American Indians are among the most celebrated native communities that are associated with the growth and development of America’s demography. Traditionally, they have been isolated from other members of the American society because of their assumed lack of Americanism desired by everyone. This essentially points out to the manner in which they have integrated less with the contemporary society, consequently leading to their characterization as outsiders. In fact, in the case of American Indians, one would think that they were excluded from all the major events that add prominence to individuals and communities. Even though there could be few chances in which they were incorporated into the contemporary society, American Indians still believe that their sovereignty has been undermined by other members of the population, which drives them to become extremely aggressive in representing their concerns. Indeed, American Indians have proactively used assertions as a way of reinforcing their sovereignty; however, even though it may have proved meaningful in some situations, there are times when these assertions did not bear fruit.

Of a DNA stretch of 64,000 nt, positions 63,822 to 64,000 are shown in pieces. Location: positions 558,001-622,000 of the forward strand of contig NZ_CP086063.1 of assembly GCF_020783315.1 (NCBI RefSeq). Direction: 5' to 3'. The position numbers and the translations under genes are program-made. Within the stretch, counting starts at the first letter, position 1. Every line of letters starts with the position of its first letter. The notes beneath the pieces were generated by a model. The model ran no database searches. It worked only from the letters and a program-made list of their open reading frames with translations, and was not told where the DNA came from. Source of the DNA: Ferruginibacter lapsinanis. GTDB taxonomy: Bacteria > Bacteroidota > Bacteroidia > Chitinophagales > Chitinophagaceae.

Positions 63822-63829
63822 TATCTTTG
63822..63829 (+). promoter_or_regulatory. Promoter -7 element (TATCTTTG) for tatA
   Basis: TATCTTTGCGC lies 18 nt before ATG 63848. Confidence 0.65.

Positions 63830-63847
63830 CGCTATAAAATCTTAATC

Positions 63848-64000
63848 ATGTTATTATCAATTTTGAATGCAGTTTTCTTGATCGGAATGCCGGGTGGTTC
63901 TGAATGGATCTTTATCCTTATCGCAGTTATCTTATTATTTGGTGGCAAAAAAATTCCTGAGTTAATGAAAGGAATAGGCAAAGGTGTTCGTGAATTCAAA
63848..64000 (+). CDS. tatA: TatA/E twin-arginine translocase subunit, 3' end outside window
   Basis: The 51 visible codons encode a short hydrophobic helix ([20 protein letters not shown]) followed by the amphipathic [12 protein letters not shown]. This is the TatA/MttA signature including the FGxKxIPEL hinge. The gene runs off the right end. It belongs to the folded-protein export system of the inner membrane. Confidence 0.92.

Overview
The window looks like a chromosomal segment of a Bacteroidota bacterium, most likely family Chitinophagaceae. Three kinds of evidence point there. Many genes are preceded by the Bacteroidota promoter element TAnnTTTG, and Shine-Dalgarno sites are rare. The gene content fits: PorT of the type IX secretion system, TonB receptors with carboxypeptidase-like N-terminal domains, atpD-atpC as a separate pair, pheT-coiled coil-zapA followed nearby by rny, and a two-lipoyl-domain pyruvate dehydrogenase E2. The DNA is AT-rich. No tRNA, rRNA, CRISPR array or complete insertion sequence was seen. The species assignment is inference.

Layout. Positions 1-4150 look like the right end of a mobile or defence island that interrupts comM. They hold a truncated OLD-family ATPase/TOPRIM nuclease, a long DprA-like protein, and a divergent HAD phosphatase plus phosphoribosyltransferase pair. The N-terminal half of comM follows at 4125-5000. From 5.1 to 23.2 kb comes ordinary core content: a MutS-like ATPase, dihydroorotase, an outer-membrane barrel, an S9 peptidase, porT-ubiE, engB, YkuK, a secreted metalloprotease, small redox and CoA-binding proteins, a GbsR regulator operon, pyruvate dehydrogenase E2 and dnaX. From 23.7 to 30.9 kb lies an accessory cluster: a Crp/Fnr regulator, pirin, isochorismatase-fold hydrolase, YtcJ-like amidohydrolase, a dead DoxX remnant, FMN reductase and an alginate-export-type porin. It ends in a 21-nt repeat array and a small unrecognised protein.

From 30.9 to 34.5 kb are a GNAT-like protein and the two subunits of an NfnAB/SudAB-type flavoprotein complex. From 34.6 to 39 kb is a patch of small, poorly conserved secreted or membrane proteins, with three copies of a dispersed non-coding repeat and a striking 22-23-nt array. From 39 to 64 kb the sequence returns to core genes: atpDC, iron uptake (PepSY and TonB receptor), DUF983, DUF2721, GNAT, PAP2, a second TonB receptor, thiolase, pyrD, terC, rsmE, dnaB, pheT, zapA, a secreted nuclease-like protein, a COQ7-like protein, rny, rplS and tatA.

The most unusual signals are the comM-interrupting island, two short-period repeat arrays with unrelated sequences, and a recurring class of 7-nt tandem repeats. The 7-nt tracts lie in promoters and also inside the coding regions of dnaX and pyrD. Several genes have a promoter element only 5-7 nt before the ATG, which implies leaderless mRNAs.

Firstly, some of the assertions initiated by the American Indians took the form of legal battles, but some of the cases proved difficult to challenge in the court room. This is partly because there were contradictions in establishing the actual definition of the claimed American Indian territorial integrity. In the case “Cherokee Nation versus Georgia”, Indians brought a suit to challenge the jurisdiction under which the manner in which they had lost control of their land after the successive treaties, which had wittingly been imposed upon them, but they failed to provide legal backing for their claims. Indeed, the deciding judge in the case remarked that the Indian Territory had been admitted as a geographical component of the United States; hence, any commercial contact would be classified as falling within the assigned jurisdiction (Prucha 59). Hence, this reveals how sometimes the legal assertions that were made by the American Indians did not necessarily have a legal backing that would guarantee success. This could also have been driven by the poor approach used when initiating the assertions by overlooking the probability of their being competent justification statements to challenge the verdict taken.